I'd hoped to see L.A. glam dudes Warbly Jets on the east side of Austin at Hotel Vegas, but a schedule change for the band left me only with a few, enjoyable songs from the Cuckoos, who played ? and the Mysterians garage rock with sequins, mascara and a keytar. It was a strange segue into a musician I count amongst the most talented I was likely to see in Austin. Courtney Marie Andrews may not be known to you, but she should be, if not will be. The fickle industry that haunts these proceedings may yet take its toll on her country-rock charm and rich, gospel-infused voice. But even down on Sixth Street, the hazing of the soul that's often the only way to sum up SXSW didn't stand a chance. "May your kindness remain!" she pled on one of her best songs and the title of her forthcoming album on Fat Possum. And maybe, just maybe, it will.
click to enlarge Ray Wylie Hubbard at Cooper's BBQ - DANA PLONKA
  • Dana Plonka
  • Ray Wylie Hubbard at Cooper's BBQ
Wednesday night continued with a truncated encounter (my fault alone, as I arrived late and had to leave early) with Ray Wylie Hubbard at Cooper's BBQ on Congress. Backed by his guitar-slaying son Lucas and deep-grooving drummer Kyle Schneider, Hubbard remains a songwriter's songwriter, a witticist's witticist, and, full disclosure, a longtime friend. Recently honored by both the Texas Heritage Songwriters' Association and the Austin Music Awards, Hubbard and his band were tough and lyrical and funny and blues-deep as always. If you live for a great song, regardless of genre, never miss a chance to see him.
click to enlarge Quiet Slang at St. David's - DANA PLONKA
  • Dana Plonka
  • Quiet Slang at St. David's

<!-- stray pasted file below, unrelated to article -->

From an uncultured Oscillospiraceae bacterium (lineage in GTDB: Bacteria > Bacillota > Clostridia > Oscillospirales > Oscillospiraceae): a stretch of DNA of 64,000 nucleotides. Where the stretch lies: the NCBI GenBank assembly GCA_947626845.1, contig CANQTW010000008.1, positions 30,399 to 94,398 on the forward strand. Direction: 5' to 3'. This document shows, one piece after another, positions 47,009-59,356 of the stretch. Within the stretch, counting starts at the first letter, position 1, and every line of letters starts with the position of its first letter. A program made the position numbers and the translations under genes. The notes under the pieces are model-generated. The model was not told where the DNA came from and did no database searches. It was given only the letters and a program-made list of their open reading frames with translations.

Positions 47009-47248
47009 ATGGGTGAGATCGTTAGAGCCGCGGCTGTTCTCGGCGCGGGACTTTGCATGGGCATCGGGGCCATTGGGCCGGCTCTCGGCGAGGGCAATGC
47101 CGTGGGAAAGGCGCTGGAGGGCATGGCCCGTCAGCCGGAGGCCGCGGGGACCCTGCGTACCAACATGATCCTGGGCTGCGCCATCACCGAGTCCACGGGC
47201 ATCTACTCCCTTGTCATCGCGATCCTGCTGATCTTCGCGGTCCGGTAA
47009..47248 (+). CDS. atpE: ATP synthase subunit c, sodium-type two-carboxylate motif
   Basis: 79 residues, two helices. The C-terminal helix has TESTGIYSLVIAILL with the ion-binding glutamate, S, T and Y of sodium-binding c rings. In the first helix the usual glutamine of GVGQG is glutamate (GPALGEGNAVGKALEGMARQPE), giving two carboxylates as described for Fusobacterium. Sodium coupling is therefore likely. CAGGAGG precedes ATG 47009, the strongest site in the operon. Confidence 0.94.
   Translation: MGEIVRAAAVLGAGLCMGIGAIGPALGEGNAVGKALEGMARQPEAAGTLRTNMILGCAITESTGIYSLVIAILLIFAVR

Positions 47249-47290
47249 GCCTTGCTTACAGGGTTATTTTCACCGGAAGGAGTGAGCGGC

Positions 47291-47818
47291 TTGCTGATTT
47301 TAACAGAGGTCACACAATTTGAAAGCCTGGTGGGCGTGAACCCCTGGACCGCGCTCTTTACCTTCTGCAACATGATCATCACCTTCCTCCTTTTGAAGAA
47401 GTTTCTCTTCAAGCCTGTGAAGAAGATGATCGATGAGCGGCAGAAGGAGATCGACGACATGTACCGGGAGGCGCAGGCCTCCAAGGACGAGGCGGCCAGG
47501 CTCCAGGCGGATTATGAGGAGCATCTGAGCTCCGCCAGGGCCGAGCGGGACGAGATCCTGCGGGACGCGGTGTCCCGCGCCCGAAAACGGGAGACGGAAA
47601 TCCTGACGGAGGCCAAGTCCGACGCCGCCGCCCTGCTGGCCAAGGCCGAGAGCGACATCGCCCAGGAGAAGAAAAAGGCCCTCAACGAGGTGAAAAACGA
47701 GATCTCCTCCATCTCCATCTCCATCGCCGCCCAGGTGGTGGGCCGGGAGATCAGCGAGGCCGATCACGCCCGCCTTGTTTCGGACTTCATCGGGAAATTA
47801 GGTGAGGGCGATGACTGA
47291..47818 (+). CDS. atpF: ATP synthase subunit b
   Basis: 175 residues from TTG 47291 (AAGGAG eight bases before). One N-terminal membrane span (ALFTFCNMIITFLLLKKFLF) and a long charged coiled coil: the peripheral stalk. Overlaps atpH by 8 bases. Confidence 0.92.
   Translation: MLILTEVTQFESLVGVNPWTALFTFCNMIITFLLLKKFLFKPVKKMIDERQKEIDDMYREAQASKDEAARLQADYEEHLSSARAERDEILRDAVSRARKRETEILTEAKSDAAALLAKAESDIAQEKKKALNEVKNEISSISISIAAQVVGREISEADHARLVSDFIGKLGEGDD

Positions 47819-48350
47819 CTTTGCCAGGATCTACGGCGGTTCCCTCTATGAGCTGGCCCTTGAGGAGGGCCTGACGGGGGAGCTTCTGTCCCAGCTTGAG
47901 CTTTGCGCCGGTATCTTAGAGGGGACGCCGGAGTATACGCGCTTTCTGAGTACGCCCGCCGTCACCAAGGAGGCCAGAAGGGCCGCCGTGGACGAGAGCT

click to enlarge Gaz Coombes at British Music Embassy - DANA PLONKA
  • Dana Plonka
  • Gaz Coombes at British Music Embassy
My Wednesday night drew to a close with Quiet Slang, the acoustic alter ego of James Alex of Philadelphia's Beach Slang, a Replacements cover band that is not a Replacements cover band, and I don't think Alex would mind the saying. In a church, with a string quartet, a piano, and two demure backup singers, Alex seemed truly moved by the sound that the quartet had arranged just a few hours before, as he had just met the quartet a few hours before. His blown-out voice had an affecting power in this setting, as did his songs, a pastiche of Bukowski and Bruce, all given a second chance at rock & roll life, which is more than most songs and singers at SXSW ever get. But that would not include Gaz Coombes, however, one half of the brother team behind sadly defunct UK rock band Supergrass. His solo set at the British Music Embassy had punch and heart and biting wit, and the new songs from the forthcoming album World's Strongest Man sound like keepers.
click to enlarge Chloe Foy at Central Presbyterian Church - DANA PLONKA
  • Dana Plonka
  • Chloe Foy at Central Presbyterian Church